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I Love!
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Discussion Starter · #1 ·
Very happy with how my jack plate came out.  Wasn't really difficult to do, just need to take your time and think everything through.  It adjusts up and down by tightening the top bolt with ~4.25"-4.5" of adjustability. 

Materials used:  (4) 3x3x12" 1/4" thick angle aluminum, (1) 10x10 1/4" thick aluminum sheet, and (2) 3x3x9 aluminum angle -this was an issue size and required cutting., Jigsaw with a ton of metal cutting blades (they clog very easily), 2 clamps, drill, files.  Then various stainless bolts. 

Everything was pretty straightforward.  I went with carriage bolts for inside the slots, but a better way to go would probably be bolt with brass spacer.  Mine doesn't bind up any though, just requires you to take a turn off the four carriage slide bolts before using the adjustment bolt.  The top adjustment bracket needs to be cut all curvy like I did to clear the back plate bolts.  The adjustment brackets were also too big, had to cut about 1.2cm off one long side, and an inch maybe off the end.  Any questions for anyone who wants to do one just ask.  If I can do it any of you can.

Clamp and drill measured out holes before jigsawing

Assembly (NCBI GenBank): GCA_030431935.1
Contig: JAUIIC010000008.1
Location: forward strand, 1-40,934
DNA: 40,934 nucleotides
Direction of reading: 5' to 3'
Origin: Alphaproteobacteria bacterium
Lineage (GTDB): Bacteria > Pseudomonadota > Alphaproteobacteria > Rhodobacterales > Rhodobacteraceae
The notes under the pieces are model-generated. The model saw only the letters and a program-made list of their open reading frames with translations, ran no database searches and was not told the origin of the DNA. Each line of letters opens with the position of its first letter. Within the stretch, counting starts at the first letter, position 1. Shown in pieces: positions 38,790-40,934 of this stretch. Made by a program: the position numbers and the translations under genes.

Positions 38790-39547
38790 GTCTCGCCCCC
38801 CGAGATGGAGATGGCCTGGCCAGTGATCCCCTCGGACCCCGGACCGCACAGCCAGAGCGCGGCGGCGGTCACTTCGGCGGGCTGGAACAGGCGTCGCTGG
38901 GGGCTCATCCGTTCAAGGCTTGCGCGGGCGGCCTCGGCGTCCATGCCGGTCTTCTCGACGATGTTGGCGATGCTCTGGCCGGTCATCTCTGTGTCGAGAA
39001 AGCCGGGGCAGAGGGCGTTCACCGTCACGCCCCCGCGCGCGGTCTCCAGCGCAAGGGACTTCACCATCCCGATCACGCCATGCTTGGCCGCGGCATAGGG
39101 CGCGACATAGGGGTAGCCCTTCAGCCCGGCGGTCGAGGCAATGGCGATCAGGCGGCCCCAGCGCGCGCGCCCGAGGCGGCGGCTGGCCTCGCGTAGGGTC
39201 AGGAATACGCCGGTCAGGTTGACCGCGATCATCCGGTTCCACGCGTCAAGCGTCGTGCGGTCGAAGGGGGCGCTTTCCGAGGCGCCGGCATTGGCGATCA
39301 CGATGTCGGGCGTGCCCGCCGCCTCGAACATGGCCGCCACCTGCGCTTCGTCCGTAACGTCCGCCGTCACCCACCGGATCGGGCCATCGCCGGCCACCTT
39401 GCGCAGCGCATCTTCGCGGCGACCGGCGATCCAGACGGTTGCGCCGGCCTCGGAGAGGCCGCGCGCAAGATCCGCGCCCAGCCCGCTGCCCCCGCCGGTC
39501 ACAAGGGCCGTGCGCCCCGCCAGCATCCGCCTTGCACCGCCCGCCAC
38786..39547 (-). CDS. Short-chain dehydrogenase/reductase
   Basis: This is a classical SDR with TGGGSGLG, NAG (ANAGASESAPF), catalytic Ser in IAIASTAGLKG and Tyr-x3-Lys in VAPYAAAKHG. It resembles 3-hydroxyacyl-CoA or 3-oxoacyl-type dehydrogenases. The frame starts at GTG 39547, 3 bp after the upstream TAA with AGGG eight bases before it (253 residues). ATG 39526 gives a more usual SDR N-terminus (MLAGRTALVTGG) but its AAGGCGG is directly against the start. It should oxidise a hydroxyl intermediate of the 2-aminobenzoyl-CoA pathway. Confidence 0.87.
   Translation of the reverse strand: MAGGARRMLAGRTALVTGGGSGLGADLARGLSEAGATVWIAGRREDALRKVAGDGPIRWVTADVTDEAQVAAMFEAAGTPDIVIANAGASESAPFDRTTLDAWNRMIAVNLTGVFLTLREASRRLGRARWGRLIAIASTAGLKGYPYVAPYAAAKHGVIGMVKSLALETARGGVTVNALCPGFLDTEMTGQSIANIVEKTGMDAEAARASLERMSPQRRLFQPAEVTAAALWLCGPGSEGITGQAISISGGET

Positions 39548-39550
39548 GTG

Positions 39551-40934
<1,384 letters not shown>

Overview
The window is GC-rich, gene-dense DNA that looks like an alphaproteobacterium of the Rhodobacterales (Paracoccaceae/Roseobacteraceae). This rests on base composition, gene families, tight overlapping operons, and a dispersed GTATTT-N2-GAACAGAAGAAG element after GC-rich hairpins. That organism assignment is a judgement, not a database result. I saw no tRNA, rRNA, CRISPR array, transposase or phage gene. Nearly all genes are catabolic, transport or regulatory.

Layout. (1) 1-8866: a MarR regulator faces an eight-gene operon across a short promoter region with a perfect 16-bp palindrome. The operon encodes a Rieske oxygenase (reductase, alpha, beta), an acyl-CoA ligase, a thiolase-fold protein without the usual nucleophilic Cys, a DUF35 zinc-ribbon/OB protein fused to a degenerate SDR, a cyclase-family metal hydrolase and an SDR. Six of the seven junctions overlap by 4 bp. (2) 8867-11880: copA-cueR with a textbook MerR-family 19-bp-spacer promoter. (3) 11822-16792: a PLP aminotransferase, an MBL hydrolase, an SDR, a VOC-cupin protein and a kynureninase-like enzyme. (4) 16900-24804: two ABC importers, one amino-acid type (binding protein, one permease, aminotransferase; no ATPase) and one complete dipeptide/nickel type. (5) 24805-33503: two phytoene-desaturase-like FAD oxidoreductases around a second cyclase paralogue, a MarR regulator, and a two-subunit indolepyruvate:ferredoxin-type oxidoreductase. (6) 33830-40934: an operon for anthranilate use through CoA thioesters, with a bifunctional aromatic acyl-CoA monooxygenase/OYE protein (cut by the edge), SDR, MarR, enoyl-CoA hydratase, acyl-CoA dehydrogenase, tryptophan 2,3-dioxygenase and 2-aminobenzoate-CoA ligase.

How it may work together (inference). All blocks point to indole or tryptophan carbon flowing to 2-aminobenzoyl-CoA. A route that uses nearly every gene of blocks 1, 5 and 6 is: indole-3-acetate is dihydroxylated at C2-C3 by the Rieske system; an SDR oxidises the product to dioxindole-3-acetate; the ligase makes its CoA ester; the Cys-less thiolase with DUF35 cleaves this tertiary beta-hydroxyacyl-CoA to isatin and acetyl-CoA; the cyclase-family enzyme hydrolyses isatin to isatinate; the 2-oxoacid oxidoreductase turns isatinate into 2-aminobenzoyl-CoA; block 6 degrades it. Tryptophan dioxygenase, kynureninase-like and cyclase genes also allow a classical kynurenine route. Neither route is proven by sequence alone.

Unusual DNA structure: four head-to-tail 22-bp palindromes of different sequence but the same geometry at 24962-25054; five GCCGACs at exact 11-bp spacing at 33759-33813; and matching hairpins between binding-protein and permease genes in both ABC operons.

Jigsawed out the slide holes, this is before filing.  I went out and got the carriage bolt and found I had to file a few areas that got tight. 

A lot of my holes were lined up by clamping it how I wanted it, then either marking it, or just drilling through the existing hole.  For ones I just marked I would drill a pilot hole with a smaller bit first.

I used washers in the end, this is just test fitting as I went through

You can see how uneven my free hand line was!  Ended up using the curve piece i cut off to trace onto the other side.

You just tighten that bolt down and it jacks the motor up

You can see the bottom bracket in this one.  It isn't cut all curvy like the top.  There is just a hole through it with the threaded rod through, then bolts on both sides with double bolts on the bottom (figured it'd keep it from loosening, I also lock tighted the bolts for the bottom).  By the way, it is mounted perfectly straight, the angle of the camera made it look to the right.

Sorry for the dark pic, but there is a cut piece of wood mounted toward the bow for the motor to clamp to.  I also had to cut a slot for the threaded rod to move up into.  I painted the wood black, that is why it is hard to see.  It is probably just temporary until I find something nicer. 

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